I do not read as much as I would like to, and I see far fewer movies than I used to. As noted before on these pages, many times, I try to keep up-to-date with two sets of award-winners from the worlds of books and movies: Booker Prizes and Academy Awards (or Oscars). I regard them as long-term Projects. Last month, in this piece, I wrote that I am “up-to-date with Oscar winners again”. For the first time since 2021 I have seen ever major Oscar-winner going back to 1947. I am also, for the first time since 2020, up-to-date with Booker Prize-winning novels.
Last year I had a reading binge which lasted for a few months during which I read the 2020 winner “Shuggie Bain” by Douglas Stuart. I read it immediately after I had finished the Reverend Richard Coles memoir “The Madness of Grief” and then, without thinking it through, I read “Ironweed”, William Kennedy’s 1983 Pulitzer Prize Winner. These three books deal with alcoholism, in some detail. I can recommend all of them, though maybe not back-to-back.
I also read “Moby Dick” during this binge, the longest novel I had attempted since re-reading “Ulysses” in 2020. My motivation came from re-reading Bob Dylan’s Nobel Acceptance Speech. As he said:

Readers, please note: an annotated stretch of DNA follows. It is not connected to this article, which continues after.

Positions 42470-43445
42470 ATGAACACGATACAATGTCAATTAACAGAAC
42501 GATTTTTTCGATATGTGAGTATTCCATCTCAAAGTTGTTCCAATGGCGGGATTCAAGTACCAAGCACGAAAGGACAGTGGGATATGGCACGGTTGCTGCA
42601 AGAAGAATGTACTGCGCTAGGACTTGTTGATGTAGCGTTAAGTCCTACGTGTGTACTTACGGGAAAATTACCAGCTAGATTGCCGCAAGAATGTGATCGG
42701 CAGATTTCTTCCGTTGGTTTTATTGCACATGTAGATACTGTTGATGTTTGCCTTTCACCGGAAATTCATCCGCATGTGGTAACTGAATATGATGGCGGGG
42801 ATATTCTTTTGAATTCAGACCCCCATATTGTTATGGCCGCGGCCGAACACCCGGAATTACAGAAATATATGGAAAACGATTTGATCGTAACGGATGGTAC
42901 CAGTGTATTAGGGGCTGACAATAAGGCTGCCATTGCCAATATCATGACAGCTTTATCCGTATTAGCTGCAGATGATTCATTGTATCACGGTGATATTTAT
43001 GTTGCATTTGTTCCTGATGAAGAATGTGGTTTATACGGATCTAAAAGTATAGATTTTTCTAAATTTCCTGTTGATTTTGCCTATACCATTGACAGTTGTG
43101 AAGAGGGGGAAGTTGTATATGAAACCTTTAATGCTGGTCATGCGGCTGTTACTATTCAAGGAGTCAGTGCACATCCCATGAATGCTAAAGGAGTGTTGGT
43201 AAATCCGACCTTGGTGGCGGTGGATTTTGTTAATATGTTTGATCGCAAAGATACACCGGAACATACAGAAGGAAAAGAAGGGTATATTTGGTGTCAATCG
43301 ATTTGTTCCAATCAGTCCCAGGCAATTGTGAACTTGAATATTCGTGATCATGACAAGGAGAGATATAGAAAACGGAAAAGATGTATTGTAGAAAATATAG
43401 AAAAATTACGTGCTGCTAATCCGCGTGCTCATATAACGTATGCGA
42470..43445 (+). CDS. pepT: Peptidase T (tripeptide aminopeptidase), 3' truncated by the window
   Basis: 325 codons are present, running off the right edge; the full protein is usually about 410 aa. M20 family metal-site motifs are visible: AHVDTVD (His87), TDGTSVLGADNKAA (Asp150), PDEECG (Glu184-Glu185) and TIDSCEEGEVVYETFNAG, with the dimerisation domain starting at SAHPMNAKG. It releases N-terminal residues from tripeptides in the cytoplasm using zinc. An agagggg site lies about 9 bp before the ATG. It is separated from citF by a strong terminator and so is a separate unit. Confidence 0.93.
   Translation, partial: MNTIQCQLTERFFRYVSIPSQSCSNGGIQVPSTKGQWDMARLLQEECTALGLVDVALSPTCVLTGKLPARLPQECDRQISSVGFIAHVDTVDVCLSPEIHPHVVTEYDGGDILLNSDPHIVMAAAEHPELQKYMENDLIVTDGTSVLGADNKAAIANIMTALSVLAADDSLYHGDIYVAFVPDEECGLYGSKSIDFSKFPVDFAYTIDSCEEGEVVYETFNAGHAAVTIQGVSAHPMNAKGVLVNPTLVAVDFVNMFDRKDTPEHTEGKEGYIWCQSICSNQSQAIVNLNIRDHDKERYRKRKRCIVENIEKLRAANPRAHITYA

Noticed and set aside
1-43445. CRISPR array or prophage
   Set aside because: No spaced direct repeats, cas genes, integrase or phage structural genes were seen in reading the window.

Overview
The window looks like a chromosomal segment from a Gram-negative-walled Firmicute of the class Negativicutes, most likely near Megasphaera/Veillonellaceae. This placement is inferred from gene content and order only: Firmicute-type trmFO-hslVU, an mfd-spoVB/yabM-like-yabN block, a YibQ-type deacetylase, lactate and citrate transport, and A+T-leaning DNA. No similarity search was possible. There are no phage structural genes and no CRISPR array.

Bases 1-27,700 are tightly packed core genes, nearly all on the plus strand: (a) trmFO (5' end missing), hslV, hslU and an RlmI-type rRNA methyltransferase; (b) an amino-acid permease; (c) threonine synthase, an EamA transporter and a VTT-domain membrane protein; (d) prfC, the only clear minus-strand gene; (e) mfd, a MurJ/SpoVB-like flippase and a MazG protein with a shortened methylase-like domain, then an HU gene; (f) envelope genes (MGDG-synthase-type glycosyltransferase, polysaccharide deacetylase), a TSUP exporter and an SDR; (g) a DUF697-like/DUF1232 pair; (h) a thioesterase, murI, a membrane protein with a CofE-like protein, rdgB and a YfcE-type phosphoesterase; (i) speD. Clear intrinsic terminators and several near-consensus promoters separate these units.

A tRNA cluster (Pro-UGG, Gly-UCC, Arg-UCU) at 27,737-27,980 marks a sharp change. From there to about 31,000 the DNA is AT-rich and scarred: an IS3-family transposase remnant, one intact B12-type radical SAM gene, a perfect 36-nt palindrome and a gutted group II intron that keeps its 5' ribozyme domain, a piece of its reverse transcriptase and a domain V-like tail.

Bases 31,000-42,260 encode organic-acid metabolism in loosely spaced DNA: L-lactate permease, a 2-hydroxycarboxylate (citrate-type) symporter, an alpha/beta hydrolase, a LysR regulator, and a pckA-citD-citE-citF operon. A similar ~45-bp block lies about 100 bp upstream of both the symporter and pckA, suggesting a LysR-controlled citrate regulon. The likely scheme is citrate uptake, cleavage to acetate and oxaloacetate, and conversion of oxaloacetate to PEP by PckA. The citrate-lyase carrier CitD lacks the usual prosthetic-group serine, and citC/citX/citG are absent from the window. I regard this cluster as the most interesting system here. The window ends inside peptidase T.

Specific books that have stuck with me ever since I read them way back in grammar school – I want to tell you about three of them: Moby Dick, All Quiet on the Western Front and The Odyssey.
I had read the other two, but never “Moby Dick”. The transcript of Dylan’s speech was enough to get me started. You can read it for yourself here.
As usual with my reading binges, the feeling of motivation waned and by the autumn I was back to a book a month at best, and back to starting books and not finishing them. The last of these was Graham Greene’s “Travels with my Aunt”, which I was enjoying, but it’s another loose end for me to tie up whenever the reading fit is upon me again.
In the last weeks of Lent, though, I did feel motivated enough to read the two most recent Booker Prize winners, Damon Galgut’s “The Promise” (2021) and Shehan Karunatilaka’s “The Seven Moons of Maali Almeida”. In 2016, on a previous occasion when I was up-to-date with the Booker list, I wrote that the books I had just finished (which included “The Luminaries” and “The Narrow Road to the Deep North”) were all set in countries that I had never visited and featured characters doing things that I had never done. The same applied here. The novels were set in South Africa and Sri Lanka respectively, and the lives (and indeed afterlives) of the characters bear very little relation to mine.
The next Booker Prize winner will be announced in six months’ time. The next Academy Award ceremony is 10 months away. I have never been this far ahead in my attempts to keep up with the winners of these awards. Maybe, in the coming months, I will have the motivation to read books and watch movies that do not come with the validation implied by winning major prizes. But, if past experience is anything to go by, it looks unlikely.